Family Meals Focus
The Ellyn Satter Institute Newsletter
by Ellyn Satter, Registered Dietitian and Family Therapist
If a message or tactic encourages you to eat less, to avoid foods you enjoy, or to lose weight, it is controlling and therefore negative. The Satter Eating Competence Model, (ecSatter) is built on trust: Trust in you to take good care of yourself with food, to eat what you need and to eat as much as you need. Underlying it all is trust in your body to weigh what it will in response to your positive habits. While people with high eating competence tend to weigh less and eat more than the population average, ecSatter lays out no stipulations about what you should weigh. Your weight is what it is.
Food-management schemes are restriction in disguise
More and more of us are catching on that food restriction and striving for weight loss do more harm than good. Adults who try to manage their weight through restriction, deprivation, and good-food-bad-food thinking discover that such tactics worsen a weight problem. People in the weight-loss business, both health care and commercial, have picked up on consumer skepticism and reluctance to engage in weight-reduction dieting and advertise that they don’t give diets. What they do give is a food plan or a point system or a plate or pre-portioned food or some other scheme that stipulates what and how much to eat. This is not a diet? Of course it is! These seemingly ”permission-giving” food-management schemes conceal the ulterior motive of food restriction. They are counterfeits.
If a message or tactic encourages you to eat less, avoid foods you enjoy, or lose weight, it is controlling and therefore negative.
Control tactics may trick your head, but they don’t trick your body. In the long run, control tactics make you eat more and gain weight. To help you detect the difference between permission-giving and controlling tactics, I have excerpted this table from the 2008 edition of Secrets of Feeding a Healthy Family.
|Trust Message||Control Message|
|Go to table hungry but not famished.||Fill up by drinking water before a meal.|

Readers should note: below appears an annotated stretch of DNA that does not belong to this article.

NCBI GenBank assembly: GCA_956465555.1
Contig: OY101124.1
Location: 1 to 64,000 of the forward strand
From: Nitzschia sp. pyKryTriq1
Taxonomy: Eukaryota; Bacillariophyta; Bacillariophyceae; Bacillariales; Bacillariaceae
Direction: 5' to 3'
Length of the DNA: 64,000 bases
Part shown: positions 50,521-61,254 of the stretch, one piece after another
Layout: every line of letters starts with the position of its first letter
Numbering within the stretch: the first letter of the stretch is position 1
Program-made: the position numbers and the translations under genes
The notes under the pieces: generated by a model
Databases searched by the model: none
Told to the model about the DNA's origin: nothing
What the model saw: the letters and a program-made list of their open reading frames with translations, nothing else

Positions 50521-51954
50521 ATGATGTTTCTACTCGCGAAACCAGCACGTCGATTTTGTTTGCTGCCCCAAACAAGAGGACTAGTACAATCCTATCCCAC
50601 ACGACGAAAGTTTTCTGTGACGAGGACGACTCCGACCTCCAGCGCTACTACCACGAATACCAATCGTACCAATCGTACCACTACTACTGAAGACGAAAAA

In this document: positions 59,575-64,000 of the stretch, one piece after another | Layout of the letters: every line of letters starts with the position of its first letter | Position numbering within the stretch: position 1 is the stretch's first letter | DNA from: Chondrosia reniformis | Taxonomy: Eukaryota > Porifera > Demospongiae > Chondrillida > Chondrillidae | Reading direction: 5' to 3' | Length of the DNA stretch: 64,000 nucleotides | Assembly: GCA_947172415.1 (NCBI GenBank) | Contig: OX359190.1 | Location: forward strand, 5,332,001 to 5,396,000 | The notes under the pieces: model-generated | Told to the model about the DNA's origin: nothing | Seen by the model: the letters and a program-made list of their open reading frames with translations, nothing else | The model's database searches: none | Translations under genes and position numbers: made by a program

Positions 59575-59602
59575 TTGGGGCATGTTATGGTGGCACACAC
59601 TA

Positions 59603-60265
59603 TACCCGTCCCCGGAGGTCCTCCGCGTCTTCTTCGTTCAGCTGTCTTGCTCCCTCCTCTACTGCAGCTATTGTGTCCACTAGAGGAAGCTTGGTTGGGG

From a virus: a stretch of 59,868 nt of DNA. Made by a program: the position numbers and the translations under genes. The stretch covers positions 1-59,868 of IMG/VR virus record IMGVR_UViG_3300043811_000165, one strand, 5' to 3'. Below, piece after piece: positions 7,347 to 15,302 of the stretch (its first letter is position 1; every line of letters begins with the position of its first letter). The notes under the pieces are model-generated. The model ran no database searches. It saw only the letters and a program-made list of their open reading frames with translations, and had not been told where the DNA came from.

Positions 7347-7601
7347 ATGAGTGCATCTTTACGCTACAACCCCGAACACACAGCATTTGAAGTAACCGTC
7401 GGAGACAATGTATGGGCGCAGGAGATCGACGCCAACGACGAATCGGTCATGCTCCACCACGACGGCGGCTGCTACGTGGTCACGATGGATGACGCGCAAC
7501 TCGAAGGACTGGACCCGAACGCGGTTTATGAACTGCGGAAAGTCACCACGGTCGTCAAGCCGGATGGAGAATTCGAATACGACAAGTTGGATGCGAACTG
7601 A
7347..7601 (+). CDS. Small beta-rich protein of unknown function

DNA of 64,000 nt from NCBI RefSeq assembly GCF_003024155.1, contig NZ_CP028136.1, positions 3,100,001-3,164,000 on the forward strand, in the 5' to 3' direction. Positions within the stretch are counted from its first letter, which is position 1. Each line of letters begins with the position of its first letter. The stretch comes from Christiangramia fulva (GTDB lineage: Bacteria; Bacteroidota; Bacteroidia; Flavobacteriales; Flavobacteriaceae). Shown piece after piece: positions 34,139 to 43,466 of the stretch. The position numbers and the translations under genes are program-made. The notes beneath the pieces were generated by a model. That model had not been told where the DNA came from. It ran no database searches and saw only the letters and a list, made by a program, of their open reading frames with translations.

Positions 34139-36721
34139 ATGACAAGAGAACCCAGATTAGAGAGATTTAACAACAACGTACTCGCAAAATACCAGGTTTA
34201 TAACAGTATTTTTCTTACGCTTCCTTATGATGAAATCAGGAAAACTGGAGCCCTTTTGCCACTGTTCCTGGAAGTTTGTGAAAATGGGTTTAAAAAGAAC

|Eat until you feel satisfied.||Stop eating before you get full.|
|You decide how much to put on your plate.||Pay attention to portion size.|
|To be sure everyone will have enough, make enough to have leftovers.||Eat off smaller plates.|
|Savor sweets; eat until you get enough.||Eat sweets in small amounts.|
|”C” is for cookie.||Cookies are a sometime food.|
|Non-verbal permission. Child’s eating is intuitive based on sensations, not thinking.||Are you done? Does your tummy say you want more? What does your tummy say? Slow down!|
|Go to some trouble to get foods you enjoy.||Don’t keep sweet foods at home.|
|Make eating important by taking time to enjoy meals.||Every time you eat a meal, sit down and chew slowly.|
|Pay attention to how good the food tastes.||Chew every bite carefully.|
|If you savor cheese and chocolate, you will get enough.||Cut cheese and chocolate into small pieces and only eat a few pieces.|
|Trust your hunger, appetite, and satiety to guide you at buffets.||Skip buffets.|
|Eat as much as you are hungry for.||Don’t have seconds. If you do, wait 20 minutes first.|
|Eat as much as you are hungry for.||Serve food portions no larger than your fist.|
To discover a kinder, gentler way to eat well and be healthy, read part 1, “How to eat,” in Ellyn Satter’s Secrets of Feeding a Healthy Family.
Related issues of Family Meals Focus
- Advice for an undergraduate dietitian: Practicing ecSatter
- Are you tired of feeling bad about your eating?
- Control vs trust in nutrition education
- Eating competence
- Eating competence and nutrition facts labels
- Eat what you like and be healthy!